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(bill'-dungs-roam'-an, bill'-dungks-roam'-an) n. a novel about the moral and psychological growth of the main character. [from German bildung "education" + roman "novel".]

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"Throughout the weekend I managed to play every single game in the Little Experiment (Fluxx, Aquarius, Cosmic Coasters, Chrononauts, NanoFictionary, Are You a Werewolf?, IceTowers, Zendo, and Volcano), most games numerous times. I love demoing these games. I love watching people as they catch on to key concepts, and I love it when they win. It's awesome all around. I've not met a Looney Lab game that I didn't like, and that love of the games definitely helps me demo them. Players see how much I love the games, how enthusiastic I am about them, and it catches on like wildfire. One of they key factors of propagating Rabbits!" -- report on PenguiCon 3.0 by Lisa Padala

Thursday, April 28th, 2005
by the Writer's Guild of Wunderland

What's New?


June 5, 2005

What's Going On? Why Not China?

Last week, I wrote at length about the difficulties of getting small plastic pyramids manufactured, and our refusal to cut costs by getting pieces made in China. As you might expect, we got emails questioning and challenging this policy, and since I know that every message we receive represents many others that weren't actually written, we decided to devote this week's article to a list of the reasons why we refuse to go to China.

1.) We Believe in Spending Locally. Money that stays in your community comes back to you, even if it's just in the form of taxes from neighbors who are still solvent rather than bankrupt and/or on the dole. It also comes back in the form of money your neighbors can spend in and on the community in other ways. It makes sense to me to buy from the little guy, rather than making the rich richer. It makes sense to me to support my local community, in whatever way I can keep things local. When practical, I'd rather buy from a small local company rather than a large corporation (no matter what country that corporation is in) because giving my money to big corporations is like dumping a portion of my money into a tube that flows far away from me, and I prefer to give money to my neighbors as opposed to people far away. Helping my community by spending my money in my community supplies jobs, money, and opportunities to my neighbors. Spending locally is better, however we define local... be it choosing to eat at a mom & pop owned restaurant up the street (rather than a big corporate chain) or trying to keep our manufacturing in the US or Canada (rather than across the globe in China.)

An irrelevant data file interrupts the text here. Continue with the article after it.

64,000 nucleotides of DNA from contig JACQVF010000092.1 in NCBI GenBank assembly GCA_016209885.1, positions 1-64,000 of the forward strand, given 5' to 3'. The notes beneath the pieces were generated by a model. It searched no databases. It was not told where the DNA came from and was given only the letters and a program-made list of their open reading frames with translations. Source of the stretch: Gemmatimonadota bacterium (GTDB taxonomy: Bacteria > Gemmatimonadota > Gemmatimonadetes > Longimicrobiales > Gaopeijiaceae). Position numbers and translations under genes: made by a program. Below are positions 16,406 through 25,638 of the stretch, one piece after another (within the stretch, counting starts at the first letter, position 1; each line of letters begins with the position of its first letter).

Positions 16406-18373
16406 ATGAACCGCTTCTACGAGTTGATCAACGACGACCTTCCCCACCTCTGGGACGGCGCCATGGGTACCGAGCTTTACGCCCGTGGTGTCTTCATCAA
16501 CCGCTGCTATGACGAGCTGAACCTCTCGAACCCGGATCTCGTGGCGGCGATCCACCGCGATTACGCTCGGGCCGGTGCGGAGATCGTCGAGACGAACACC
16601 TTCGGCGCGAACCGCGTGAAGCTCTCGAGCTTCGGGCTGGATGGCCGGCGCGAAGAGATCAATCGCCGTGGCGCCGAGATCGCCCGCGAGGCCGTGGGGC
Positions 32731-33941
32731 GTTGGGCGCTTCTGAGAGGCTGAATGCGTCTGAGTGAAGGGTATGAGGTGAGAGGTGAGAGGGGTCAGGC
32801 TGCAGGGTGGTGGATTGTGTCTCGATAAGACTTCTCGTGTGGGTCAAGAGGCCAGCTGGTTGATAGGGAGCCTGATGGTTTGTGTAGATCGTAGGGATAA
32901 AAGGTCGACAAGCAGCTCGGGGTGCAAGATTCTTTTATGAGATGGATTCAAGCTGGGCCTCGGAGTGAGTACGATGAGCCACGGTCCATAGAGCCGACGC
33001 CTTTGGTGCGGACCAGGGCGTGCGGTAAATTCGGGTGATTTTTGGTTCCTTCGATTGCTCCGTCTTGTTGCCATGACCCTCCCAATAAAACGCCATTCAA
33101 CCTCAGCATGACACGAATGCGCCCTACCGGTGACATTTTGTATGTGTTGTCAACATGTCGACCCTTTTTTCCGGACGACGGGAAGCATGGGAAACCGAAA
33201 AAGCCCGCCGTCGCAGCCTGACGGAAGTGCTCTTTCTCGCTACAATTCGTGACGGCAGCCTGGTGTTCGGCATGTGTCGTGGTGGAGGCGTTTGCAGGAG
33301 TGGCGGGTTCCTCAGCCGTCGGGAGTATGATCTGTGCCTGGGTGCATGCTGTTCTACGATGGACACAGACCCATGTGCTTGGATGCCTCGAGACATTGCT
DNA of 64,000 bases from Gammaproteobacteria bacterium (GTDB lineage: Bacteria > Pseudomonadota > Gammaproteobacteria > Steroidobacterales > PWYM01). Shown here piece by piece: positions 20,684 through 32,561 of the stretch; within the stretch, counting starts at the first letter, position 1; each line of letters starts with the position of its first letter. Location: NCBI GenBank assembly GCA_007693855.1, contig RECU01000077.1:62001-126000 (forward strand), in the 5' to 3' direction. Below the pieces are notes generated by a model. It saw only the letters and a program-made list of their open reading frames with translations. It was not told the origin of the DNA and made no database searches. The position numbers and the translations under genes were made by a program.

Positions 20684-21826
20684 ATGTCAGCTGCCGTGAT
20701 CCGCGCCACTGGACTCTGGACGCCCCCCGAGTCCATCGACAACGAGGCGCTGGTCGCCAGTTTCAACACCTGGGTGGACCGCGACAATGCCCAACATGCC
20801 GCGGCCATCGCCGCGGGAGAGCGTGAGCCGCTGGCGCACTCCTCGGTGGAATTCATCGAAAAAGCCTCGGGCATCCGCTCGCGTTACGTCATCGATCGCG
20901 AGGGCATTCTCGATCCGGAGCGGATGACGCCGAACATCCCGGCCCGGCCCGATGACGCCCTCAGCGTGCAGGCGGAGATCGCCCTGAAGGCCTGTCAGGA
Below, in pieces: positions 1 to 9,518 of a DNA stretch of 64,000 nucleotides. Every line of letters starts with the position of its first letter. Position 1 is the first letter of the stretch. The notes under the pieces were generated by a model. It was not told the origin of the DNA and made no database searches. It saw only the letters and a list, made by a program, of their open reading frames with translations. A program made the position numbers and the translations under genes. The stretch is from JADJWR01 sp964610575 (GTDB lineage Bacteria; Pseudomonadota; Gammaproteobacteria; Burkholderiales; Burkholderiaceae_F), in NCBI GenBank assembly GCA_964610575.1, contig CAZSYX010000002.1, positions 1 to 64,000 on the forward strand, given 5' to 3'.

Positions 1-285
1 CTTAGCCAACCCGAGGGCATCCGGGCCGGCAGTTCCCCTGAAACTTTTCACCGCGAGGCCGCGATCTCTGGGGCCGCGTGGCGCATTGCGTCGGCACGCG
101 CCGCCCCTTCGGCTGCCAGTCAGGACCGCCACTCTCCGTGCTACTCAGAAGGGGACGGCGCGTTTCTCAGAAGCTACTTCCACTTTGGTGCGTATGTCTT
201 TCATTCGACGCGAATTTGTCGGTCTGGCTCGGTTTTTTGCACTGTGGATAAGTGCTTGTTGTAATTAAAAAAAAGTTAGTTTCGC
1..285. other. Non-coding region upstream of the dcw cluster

2.) We Believe in Labor Laws. One of the reasons manufacturing is cheaper in other countries is because they don't have as many regulations forcing them to do pesky, annoying things like reducing pollution and treating their workers fairly. Working conditions in China are abysmal. Giving them our manufacturing work is giving financial encouragement to a system that exploits its workers. We'd rather keep our business in the States (or Canada?) because at least we know there are labor laws in place that require a fair living wage and don't keep the workers in virtual slavery to the corporations by a system of debt and superfluity (labor surplus). Some may say that outsourcing is good because the jobs and money go out to a global community that needs it, but what I see is money flowing out to a country and corporations that treat their workers like crap. I don't see the money going to those who need it, instead I see the money going to those who exploit them. And I refuse to support that.

3.) We Believe In Our Products. We are self-confident enough to believe that the products we create are worth the extra price we have to charge because of our dedication to our ideals. We are often told that our prices are too high, and I'm sure we lose some sales as a result, yet we choose to set our retail prices at a level that is cost-effective for us, given our American manufacturing costs. Creating a market for our products won't do us any good if we aren't making enough money to stay in business selling them. We've seen a lot of other small game companies come and go during the past 15 years, and we know we're succeeding, in part, because our products really are better than a lot of what we've been competing against. When we see how enthusiastic our fans are about our games, it convinces us to stick to our guns, and just accept the fact that our products cost more than the cheap stuff being made overseas.